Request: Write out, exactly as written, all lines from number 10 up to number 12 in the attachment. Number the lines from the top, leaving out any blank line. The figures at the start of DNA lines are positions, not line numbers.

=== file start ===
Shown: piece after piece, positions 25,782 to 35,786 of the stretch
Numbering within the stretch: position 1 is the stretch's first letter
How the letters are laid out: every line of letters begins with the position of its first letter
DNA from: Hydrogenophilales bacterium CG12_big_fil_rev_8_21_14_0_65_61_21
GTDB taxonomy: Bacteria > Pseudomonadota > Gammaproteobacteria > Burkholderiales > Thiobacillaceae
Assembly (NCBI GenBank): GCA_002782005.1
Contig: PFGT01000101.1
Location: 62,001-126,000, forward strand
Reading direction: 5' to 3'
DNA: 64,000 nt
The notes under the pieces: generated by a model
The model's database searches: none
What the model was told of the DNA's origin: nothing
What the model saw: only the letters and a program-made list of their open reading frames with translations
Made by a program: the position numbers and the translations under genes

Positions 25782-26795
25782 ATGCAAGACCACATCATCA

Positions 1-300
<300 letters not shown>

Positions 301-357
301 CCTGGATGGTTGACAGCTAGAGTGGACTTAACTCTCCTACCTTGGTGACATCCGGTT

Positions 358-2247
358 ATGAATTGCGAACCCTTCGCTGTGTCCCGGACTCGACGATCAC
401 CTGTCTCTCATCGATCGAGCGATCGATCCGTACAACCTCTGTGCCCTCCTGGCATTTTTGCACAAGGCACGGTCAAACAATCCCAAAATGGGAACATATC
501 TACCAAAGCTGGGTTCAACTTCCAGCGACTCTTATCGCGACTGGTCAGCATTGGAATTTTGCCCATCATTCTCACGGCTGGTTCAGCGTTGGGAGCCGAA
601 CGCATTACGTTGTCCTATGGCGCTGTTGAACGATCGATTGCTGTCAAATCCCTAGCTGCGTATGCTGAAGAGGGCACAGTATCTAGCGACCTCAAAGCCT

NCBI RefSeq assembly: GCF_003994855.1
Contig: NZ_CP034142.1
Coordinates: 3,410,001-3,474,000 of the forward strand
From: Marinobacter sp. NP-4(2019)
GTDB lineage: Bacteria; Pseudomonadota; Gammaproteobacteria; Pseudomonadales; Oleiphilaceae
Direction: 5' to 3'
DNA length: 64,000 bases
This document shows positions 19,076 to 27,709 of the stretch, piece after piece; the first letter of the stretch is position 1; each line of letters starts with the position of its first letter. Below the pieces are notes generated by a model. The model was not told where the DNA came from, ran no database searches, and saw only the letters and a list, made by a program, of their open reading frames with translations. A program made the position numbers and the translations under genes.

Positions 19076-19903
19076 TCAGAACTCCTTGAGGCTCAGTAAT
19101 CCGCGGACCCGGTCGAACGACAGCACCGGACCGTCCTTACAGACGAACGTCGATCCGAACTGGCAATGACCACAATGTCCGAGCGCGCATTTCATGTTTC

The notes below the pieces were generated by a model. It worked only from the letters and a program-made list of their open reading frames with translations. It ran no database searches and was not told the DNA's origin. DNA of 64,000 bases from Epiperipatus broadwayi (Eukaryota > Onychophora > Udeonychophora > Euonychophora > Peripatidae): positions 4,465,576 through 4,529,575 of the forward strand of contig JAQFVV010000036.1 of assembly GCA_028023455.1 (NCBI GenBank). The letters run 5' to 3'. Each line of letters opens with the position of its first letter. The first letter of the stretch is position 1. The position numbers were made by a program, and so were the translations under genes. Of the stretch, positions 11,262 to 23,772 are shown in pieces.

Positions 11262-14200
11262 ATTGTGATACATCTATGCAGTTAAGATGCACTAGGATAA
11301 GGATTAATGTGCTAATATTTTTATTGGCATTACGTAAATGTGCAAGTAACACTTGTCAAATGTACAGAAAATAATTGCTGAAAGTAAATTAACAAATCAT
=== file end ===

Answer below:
DNA: 64,000 nt
The notes under the pieces: generated by a model
The model's database searches: none